Dracula minnow (Danionella dracula)
|Also known as:||Dracula fish|
|Size||Length: 13.1 - 16.7 mm (1)|
- The Dracula minnow is named for the male’s impressive tooth-like ‘fangs’, which are unique among cyprinid fish.
- The male Dracula minnow may potentially use its ‘fangs’ to fight with other males.
- The Dracula minnow is a tiny fish, and despite being sexually mature the adults resemble larvae in appearance.
- The body of the Dracula minnow is largely transparent.
The Dracula minnow is classified as Data Deficient (DD) on the IUCN Red List (2).
First described as a new species as recently as 2009 (1), the Dracula minnow is a tiny freshwater fish named for the impressive, tooth-like ‘fangs’ of the male. The males of this miniature fish possess a series of long, pointed, tooth-like structures in the jaw, formed from bone, with those at the front of the mouth being elongated into long, canine-like fangs. This feature is unique among the 3,700 or so species of cyprinid fish (species in the order Cypriniformes), which all lack true teeth (1) (3).
The genus Danionella includes some of the world’s smallest fish species, and despite being the largest member of its genus (3) the Dracula minnow only reaches up to about 1.7 centimetres in standard length (1). These species are also unusual in that even when adult, they retain a larval-like body form and skeleton. For example, compared to other closely related fish the Dracula minnow lacks over 40 bones. This is believed to have occurred through a process known as ‘developmental truncation’, whereby the Dracula minnow does not undergo the last stages of normal development, although it still reaches sexual maturity (1) (4).
The Dracula minnow has an elongate body, a large head and large eyes. Its small dorsal fin is situated quite far down the body, above the long anal fin, and it has a forked tail (1). This unusual fish is largely transparent, apart from five rows of pigmented cells along its body, pigmented cells on the upper surface of its swim bladder, and a thin yellow line running along its side (1) (3).
Unlike the male Dracula minnow, the female only has rudimentary tooth-like structures (1) (4), and also differs in having much smaller pelvic fins (4). The Dracula minnow can be distinguished from other members of its genus by the male’s distinctive ‘fangs’ (1) (3).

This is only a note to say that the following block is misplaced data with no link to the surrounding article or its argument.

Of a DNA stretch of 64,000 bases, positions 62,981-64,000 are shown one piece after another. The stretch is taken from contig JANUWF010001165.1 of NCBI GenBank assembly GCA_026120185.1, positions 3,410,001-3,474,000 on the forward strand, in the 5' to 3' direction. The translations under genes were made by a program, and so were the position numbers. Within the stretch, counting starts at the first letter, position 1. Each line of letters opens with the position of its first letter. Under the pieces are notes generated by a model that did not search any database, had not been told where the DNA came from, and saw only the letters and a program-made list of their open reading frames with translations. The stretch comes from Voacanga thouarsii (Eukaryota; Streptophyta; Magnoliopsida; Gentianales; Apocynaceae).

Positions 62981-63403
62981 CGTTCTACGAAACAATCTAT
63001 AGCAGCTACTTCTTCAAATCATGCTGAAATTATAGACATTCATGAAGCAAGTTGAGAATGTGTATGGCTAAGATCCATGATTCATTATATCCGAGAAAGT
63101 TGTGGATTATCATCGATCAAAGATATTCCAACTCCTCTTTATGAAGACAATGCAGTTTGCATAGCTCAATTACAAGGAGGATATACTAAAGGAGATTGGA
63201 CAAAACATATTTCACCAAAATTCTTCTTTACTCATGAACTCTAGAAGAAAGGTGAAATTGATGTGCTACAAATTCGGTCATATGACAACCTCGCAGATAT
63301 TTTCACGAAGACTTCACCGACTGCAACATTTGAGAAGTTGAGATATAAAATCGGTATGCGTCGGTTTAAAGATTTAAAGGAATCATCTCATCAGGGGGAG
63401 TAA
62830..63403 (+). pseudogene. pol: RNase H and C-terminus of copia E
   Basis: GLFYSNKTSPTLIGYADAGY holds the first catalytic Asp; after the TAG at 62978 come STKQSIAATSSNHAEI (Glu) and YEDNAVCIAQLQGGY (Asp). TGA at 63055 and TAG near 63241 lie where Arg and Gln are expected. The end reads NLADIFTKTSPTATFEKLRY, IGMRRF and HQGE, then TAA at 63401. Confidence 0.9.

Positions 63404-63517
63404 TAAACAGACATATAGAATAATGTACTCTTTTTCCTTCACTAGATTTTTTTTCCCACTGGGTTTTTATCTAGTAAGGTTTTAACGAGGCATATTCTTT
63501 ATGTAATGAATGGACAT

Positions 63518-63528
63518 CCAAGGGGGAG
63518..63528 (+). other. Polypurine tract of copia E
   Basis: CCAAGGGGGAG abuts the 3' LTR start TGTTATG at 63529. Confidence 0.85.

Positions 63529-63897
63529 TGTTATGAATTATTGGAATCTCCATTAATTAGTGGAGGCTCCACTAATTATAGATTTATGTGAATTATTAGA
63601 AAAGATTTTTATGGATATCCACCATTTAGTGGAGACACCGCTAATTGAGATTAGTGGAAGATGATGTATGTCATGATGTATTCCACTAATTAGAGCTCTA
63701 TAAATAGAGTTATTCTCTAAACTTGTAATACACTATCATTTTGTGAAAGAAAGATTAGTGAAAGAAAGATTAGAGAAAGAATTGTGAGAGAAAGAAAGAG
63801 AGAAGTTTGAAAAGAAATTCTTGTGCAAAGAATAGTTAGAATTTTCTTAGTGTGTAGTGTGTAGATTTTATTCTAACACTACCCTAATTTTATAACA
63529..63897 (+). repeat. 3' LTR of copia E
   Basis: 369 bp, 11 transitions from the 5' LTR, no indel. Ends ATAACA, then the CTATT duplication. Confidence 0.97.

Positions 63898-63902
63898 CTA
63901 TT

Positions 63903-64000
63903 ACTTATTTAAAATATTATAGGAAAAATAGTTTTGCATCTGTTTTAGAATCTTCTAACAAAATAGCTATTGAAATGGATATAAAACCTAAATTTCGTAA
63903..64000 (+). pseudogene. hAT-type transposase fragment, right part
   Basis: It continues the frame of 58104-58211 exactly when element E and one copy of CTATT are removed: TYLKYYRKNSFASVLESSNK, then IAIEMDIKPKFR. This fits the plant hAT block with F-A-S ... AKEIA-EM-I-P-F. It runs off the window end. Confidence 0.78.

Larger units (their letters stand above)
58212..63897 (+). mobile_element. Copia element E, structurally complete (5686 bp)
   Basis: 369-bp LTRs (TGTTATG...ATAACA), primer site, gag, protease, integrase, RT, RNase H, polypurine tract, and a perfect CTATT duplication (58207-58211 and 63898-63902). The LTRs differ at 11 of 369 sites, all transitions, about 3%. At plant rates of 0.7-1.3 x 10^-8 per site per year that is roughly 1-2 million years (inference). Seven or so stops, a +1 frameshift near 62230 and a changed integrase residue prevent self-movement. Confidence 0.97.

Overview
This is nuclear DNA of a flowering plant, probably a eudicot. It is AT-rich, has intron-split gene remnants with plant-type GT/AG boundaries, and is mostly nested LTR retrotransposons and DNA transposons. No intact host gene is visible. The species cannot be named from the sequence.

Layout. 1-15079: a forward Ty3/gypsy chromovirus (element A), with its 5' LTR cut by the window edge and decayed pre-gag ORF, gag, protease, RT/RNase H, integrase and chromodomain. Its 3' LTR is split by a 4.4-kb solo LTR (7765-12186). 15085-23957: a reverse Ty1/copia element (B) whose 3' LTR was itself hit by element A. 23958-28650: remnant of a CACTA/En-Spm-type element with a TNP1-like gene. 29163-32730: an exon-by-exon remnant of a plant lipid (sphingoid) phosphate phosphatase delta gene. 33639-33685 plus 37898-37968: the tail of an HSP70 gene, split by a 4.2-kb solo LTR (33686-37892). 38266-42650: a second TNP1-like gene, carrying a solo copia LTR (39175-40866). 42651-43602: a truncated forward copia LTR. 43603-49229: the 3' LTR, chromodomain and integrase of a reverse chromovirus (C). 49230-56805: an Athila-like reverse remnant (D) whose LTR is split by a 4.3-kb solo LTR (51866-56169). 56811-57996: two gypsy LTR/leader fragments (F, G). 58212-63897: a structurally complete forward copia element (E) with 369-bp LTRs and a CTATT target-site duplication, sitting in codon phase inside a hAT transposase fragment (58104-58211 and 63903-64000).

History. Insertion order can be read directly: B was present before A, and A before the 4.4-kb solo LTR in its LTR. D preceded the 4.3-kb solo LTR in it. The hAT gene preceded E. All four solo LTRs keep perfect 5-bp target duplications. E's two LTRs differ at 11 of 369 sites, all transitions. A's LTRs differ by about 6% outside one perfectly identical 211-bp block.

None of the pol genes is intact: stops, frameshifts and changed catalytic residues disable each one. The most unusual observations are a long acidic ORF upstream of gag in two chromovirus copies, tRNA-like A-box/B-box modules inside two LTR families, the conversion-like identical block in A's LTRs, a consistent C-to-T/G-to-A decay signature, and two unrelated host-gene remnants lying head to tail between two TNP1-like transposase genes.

The Dracula minnow is so far known only from the place where it was first collected, in a small stream near Sha Du Zup on the upper Irrawaddy River drainage, in northern Myanmar (1) (2) (3).
The Dracula minnow has been collected from small, well-oxygenated, fast-flowing mountain streams (2).
Very little is currently known about the biology of this newly discovered fish (2) (3). However, it is thought that the male Dracula minnow’s unusual ‘fangs’ may be used in fighting, as males in captivity have been observed opening their jaws widely and jostling each other (5).
As information on the Dracula minnow is currently lacking, its conservation status cannot yet be properly assessed (2) (3). This miniature fish has so far only been found in a single location, and little is known about its distribution, population size or potential threats. The general threats to the area in which it is found are also not well understood (2).
The Dracula minnow has been reported to be occasionally exported for the ornamental fish trade, but without further information on its wild population the potential impacts of this are unknown (3).
There are no specific conservation measures currently known to be in place for the Dracula minnow. Further research is needed into the distribution, populations and biology of this intriguing species, as well as into the threats it may face, before its conservation status can be properly assessed and any appropriate actions taken to protect it (2).
Find out more about the Dracula minnow:
FishBase - Danionella dracula:
Natural History Museum - Danionella dracula:
Find out more about newly discovered species:
ARKive - Newly Discovered species:
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- Anal fin: in fish, an unpaired fin on the under surface of a fish, behind the anus.
- Dorsal fin: the unpaired fin found on the back of the body of fish, or the raised structure on the back of most cetaceans (whales, dolphins and porpoises).
- Genus: a category used in taxonomy, which is below ‘family’ and above ‘species’. A genus tends to contain species that have characteristics in common. The genus forms the first part of a ‘binomial’ Latin species name; the second part is the specific name.
- Larval: of or relating to the immature stage in an animal’s lifecycle, after it hatches from an egg and before it changes into the adult form. Larvae are typically very different in appearance to adults; they are able to feed and move around but are usually unable to reproduce.
- Order: a category used in taxonomy, which is below ‘class’ and above ‘family’. All members of an order have characteristics in common.
- Pelvic fins: in fish, the pair of fins found on the underside of the body.
- Standard length: in fish, the length from the snout to the base of its tail (caudal) fin.
- Swim bladder: also known as a gas bladder, an air-filled sac inside the body of many fish which is used to control buoyancy.
Britz, R., Conway, K.W. and Rüber, L. (2009) Spectacular morphological novelty in a miniature cyprinid fish, Danionella dracula n. sp. Proceedings of the Royal Society B - Biological Sciences, 276: 2179-2186. Available at:
IUCN Red List (February, 2013)
Natural History Museum - Danionella dracula (February, 2013)
Natural History Museum (2009) Dracula minnow has teeth, almost. Natural History Museum News, 11 March. Available at:
Black, R. (2009) ‘Dracula’ fish shows baby teeth. BBC News, 11 March. Available at: